Eating junk food and regularly consuming sugary drinks could trigger Alzheimer’s disease or other forms of dementia, warns new research. Scientists at Tianjin Medical University in China report that every 10 percent increase in daily intake of ultra-processed foods raises the risk of dementia by an alarming 25 percent.
The heavily processed products are high in added sugars, fat and salt, and low in protein and fiber. They range from burgers, chicken nuggets, sausages, pizza and chips to yogurt, baked beans, ice cream, cakes, cookies and soda. Other processed foods include tomato ketchup, mayonnaise, prepared meals, breakfast cereals and packaged guacamole, hummus and breads.
“Ultra-processed foods are meant to be convenient and tasty, but diminish the quality of a person’s diet,” says study lead author Dr. Huiping Li, in a statement. “These foods may also contain food additives or molecules from packaging or produced during heating – all of which have been shown in other studies to have negative effects on thinking and memory skills. Our research not only found ultra-processed foods are associated with an increased risk of dementia, but also replacing them with healthy options may decrease dementia risk.”
Her team followed more than 73,000 over-55s for an average of ten years. Participants were from the UK Biobank, an ongoing study tracking the health of half a million British citizens. They also also used study data to estimate what would happen if a person substituted 10 per cent of ultra-processed foods with unprocessed or minimally processed alternatives.
Swapping it for fresh fruit, vegetables, legumes like peas or lentils, milk or meat reduced dementia risk by around a fifth (19 percent). Even small changes in one’s diet can make a big difference.
“Our results also show increasing unprocessed or minimally processed foods by only 50 grams (1.8oz) a day, which is equivalent to half an apple, a serving of corn, or a bowl of bran cereal, and simultaneously decreasing ultra-processed foods by 50 grams a day, equivalent to a chocolate bar or a serving of fish sticks, is associated with a three percent decreased risk of dementia,” adds Li. “It’s encouraging to know that small and manageable changes in diet may make a difference in a person’s risk of dementia.”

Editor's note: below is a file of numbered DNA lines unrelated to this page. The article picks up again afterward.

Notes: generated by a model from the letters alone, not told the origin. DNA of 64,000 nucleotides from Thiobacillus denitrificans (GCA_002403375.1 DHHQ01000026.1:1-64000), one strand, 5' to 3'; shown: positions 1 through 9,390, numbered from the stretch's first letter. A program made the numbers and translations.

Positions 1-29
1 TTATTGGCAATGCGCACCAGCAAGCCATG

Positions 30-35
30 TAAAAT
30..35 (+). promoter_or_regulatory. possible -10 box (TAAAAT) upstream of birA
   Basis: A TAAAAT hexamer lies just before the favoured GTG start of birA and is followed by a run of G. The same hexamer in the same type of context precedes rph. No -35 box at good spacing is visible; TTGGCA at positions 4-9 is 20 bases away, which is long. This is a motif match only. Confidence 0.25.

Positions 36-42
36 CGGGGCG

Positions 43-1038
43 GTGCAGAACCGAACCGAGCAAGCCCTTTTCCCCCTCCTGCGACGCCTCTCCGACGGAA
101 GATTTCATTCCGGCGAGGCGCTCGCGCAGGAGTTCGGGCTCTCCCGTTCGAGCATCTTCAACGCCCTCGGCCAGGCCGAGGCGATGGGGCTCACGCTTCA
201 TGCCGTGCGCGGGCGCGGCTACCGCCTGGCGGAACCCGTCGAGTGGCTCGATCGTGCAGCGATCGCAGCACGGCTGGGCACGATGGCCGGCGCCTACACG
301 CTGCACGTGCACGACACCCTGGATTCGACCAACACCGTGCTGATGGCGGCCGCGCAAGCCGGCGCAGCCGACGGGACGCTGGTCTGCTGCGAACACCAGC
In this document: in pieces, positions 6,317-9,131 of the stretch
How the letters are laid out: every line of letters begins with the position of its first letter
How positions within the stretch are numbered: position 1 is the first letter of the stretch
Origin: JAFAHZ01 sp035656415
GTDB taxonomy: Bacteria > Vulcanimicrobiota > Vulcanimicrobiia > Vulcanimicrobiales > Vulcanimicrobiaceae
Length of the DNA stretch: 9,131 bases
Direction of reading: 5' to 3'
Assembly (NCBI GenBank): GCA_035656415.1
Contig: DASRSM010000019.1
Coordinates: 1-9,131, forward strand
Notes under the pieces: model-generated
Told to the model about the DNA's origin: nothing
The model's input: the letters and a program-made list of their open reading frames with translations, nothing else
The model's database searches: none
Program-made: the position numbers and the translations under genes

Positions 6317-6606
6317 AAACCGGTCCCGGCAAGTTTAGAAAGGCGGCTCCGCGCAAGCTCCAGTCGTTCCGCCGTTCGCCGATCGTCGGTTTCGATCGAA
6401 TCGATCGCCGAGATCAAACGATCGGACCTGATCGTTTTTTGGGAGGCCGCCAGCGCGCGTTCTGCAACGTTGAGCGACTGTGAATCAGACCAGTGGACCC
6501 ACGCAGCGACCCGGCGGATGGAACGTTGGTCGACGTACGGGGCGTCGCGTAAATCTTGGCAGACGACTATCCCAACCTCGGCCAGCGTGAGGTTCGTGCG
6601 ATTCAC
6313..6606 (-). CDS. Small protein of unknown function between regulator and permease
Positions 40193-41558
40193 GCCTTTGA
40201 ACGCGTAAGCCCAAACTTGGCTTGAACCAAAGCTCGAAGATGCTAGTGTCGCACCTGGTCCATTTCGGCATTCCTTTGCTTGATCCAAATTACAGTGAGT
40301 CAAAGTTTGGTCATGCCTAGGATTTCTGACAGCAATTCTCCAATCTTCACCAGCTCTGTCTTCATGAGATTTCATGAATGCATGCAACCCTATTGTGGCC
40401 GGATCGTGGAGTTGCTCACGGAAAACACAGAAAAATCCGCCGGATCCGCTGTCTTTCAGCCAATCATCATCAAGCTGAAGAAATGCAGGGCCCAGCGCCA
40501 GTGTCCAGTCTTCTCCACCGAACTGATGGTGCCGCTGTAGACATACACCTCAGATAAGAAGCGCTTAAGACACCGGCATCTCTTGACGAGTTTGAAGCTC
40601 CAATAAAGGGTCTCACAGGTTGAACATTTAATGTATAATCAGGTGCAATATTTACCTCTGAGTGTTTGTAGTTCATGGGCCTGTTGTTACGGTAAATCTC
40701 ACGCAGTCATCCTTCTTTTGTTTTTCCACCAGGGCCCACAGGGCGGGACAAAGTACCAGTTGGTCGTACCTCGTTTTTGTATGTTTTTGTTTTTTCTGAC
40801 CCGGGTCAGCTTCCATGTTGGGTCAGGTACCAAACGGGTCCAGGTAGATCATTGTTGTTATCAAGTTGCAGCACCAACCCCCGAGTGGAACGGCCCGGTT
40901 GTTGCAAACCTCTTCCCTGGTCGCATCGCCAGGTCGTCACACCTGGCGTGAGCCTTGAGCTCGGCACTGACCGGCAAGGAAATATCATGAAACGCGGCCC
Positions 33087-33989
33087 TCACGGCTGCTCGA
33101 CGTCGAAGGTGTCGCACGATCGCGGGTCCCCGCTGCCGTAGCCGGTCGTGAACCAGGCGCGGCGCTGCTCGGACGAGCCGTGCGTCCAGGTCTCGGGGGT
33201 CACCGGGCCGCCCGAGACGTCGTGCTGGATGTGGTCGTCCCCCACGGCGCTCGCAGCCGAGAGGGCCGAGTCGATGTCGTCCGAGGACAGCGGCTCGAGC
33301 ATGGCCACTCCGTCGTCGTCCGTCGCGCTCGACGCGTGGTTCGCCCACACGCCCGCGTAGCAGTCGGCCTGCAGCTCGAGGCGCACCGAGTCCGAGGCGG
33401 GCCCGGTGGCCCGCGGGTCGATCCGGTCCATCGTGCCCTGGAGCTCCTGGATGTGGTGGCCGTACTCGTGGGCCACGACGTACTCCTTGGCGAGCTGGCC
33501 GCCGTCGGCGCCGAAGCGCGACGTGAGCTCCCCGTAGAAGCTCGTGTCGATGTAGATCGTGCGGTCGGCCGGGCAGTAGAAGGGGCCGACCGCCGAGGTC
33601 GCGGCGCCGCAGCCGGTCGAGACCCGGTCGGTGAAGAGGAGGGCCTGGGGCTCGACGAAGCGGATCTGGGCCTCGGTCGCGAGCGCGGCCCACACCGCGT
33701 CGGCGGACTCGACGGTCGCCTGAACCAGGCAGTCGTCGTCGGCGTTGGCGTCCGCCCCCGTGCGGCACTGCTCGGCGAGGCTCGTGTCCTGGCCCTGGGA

The number of dementia cases worldwide is set to triple to more than 150 million by 2050. With no cure in sight there’s an increasing focus on protective behaviors, such as eating well.
Surveys about what participants ate and drank the previous day enabled daily dietary percentages of ultra-processed food to be worked out. Participants were then divided up into four equal groups – ranging from lowest to highest.
On average, ultra-processed foods made up nine percent of consumption in the former (8oz on average) – compared to 28 percent for the highest (1lb 13oz). One serving of pizza or fish fingers was equivalent to 5.3oz. The main food group contributing to high ultra-processed food intake was sugary drinks, followed by sugary foods and ultra-processed dairy.
By the end of the study, 518 people were diagnosed with dementia, including 105 of the 18,021 in the lowest group compared to 150 of the 18,021 in the highest. Dr. Li and colleagues took into account age, gender, family history of dementia and heart disease and other factors that could affect risk.
Junk food increases the risk of chronic diseases by ridding the body of “good bacteria.” Obese children have been found to be more prone to dementia decades later.
The findings are in the journal Neurology.
Report by Mark Waghorn, South West News Service